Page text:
Preferences can easily be molded and change over the course of our lives. For a personal example, I was not at all into jazz two years ago, nor did I particularly enjoy dissonant music. I had heard dissonant music before, in small spurts, because a friend showed me some sing and because I listened to college radio at 1am like a mad person. Two years later, I am deeply invested in jazz and enjoy sitting down to listen to an avant-garde free jazz album, which is incredibly dissonant. In the same way when I was a child, I hated the taste of coffee, now I drink coffee and straight espresso with great enjoyment. It’s no secret that we can learn to like something or come to enjoy something if our community or social life pushes us to do so. No one comes out of the womb with a preference for PC gaming.

Preferences in the abstract are morally neutral. Having an inclination or disinclination towards something in general only gains moral qualities in the context of our actual reality when the preference gains specificity. A preference to give 10% of your income to charity is a morally good preference. The preference to spit at minorities in contempt is an evil preference. Colloquially, society seems to reach a point where, in certain preferences reach a meaningful communal consensus of transcending moral irrelevancy. Or that they become morally meaningful in the eyes of most people. If you went to North American in the 1800’s a white man expressing the “preference“ to not marry a black woman would not be met with any accusations of racism. Where as now a white person expressing that they will not date black people is immediately understood by most people who don’t suck as racism. There are other social, cultural reasons why people choose to date in their “in group“ especially for reasons of experiencing habitual discrimination. I do allege that anyone expressing a “trans preference” does not do so out of trauma or oppression, or the fear that a white man is fetishizing you or the knowledge that a cis man might kill you if he found out you’re trans on the first date. But that to attest to a trans preference, a preference never to date, trans people, is only thinly veiled transphobia, attempting to masquerade as a morally neutral preference.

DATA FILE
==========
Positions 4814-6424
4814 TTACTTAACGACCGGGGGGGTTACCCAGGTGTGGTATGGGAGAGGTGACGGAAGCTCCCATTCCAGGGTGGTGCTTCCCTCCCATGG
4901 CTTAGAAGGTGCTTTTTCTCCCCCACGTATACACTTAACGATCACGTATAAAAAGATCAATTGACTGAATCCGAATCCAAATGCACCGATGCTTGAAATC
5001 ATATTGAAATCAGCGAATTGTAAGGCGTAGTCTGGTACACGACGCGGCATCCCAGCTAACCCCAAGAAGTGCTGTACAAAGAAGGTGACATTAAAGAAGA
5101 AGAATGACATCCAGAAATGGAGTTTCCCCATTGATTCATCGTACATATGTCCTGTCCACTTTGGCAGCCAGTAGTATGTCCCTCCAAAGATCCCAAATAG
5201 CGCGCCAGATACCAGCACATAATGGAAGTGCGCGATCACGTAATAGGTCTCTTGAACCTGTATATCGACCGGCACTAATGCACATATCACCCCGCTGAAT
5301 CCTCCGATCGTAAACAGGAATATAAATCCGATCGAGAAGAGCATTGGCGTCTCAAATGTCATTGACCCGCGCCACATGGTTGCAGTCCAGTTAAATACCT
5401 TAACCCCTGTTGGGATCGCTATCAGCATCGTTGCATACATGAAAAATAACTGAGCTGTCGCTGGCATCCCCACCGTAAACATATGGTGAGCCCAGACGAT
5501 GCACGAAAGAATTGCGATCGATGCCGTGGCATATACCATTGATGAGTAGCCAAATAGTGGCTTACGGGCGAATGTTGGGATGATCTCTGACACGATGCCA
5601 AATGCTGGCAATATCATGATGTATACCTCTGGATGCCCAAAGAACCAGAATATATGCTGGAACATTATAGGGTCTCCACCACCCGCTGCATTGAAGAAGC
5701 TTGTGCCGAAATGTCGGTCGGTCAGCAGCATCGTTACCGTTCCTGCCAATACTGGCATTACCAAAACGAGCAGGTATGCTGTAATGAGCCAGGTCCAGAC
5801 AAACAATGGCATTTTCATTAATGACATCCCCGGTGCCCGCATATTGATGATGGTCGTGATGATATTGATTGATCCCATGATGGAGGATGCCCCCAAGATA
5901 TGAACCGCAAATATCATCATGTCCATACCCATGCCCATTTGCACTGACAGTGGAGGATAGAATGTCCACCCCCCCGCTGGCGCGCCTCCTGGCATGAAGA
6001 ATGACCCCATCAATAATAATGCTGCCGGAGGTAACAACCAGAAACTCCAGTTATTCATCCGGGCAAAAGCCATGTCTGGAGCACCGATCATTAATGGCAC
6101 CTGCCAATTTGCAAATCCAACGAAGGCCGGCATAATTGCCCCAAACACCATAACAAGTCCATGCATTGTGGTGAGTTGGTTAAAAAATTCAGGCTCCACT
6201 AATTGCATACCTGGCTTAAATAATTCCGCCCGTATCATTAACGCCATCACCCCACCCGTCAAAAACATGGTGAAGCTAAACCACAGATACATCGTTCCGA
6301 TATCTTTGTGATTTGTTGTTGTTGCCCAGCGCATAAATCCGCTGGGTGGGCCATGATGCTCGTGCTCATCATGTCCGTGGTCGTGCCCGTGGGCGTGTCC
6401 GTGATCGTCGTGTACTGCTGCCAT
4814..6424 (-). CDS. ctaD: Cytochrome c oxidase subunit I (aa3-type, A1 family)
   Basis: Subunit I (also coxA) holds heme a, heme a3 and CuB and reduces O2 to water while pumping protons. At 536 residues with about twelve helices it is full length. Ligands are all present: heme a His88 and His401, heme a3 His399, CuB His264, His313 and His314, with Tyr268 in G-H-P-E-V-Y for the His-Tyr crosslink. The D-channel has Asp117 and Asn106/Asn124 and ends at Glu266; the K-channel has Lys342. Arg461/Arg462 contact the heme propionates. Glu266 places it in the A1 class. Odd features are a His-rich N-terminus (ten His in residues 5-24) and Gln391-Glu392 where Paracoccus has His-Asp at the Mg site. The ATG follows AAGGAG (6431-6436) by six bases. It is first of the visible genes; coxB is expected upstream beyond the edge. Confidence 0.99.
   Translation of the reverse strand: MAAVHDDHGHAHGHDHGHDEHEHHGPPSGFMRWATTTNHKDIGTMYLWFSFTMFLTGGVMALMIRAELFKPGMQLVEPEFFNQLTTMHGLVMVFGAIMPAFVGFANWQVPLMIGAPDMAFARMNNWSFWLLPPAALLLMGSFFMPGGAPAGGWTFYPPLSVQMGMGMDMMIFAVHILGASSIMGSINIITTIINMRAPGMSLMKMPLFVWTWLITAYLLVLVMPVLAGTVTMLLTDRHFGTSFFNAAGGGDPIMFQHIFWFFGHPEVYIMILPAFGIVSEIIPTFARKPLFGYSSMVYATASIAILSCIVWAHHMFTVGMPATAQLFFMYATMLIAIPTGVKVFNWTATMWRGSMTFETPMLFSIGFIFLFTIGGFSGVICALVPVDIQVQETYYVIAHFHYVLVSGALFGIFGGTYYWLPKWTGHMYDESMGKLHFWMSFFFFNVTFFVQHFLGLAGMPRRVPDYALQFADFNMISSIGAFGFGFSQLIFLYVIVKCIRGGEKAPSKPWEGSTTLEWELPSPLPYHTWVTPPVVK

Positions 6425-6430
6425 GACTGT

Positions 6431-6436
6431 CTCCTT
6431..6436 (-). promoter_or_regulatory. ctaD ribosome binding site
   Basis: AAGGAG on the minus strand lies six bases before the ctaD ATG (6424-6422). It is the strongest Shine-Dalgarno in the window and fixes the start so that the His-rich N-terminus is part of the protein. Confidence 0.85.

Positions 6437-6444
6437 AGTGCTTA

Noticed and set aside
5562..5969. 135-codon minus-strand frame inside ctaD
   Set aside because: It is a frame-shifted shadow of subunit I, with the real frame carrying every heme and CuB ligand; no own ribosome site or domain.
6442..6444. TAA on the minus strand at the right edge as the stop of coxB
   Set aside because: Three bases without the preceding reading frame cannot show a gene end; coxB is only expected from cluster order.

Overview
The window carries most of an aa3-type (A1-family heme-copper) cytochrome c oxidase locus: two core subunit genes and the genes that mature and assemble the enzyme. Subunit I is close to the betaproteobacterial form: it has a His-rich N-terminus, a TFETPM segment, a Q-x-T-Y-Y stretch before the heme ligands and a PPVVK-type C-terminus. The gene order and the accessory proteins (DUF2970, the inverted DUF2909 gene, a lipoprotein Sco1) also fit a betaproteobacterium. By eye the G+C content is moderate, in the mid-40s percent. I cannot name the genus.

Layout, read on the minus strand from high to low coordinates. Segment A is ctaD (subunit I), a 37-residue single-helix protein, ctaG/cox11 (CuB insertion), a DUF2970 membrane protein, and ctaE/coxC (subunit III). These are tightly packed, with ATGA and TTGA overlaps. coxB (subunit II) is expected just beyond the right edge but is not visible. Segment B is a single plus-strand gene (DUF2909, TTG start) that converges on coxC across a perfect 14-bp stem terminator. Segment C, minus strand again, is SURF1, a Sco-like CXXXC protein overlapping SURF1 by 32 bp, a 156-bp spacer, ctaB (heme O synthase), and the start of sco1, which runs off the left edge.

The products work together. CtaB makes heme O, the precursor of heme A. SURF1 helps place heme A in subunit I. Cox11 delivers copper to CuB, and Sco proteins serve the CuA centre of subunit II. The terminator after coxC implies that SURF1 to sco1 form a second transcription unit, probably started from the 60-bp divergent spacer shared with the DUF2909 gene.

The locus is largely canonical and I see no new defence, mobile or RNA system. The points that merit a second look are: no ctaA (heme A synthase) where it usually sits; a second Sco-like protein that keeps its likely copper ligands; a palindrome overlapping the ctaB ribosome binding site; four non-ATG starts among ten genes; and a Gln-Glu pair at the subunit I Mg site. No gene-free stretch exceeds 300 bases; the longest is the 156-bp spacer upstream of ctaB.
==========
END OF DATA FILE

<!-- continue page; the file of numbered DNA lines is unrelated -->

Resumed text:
We cannot decide boundaries solely in terms of the individual’s preference or desire. We have to decide boundaries on broader systems of ethics, social and community values, and philosophical ideals. We must willfully disrespect the Nazi’s preference for an ethno-state.

In terms of the individuals who can acknowledge that what we might perceive as preference (or attempt to internally justifie as preference) itself stems from prejudice. What is to be done to fix it? i’m not gonna sit here and try to write a whole self-help article on overcoming your internal prejudice, there are people far more qualified to do that. But if nothing else, it starts with awareness and a concerted desire to be better.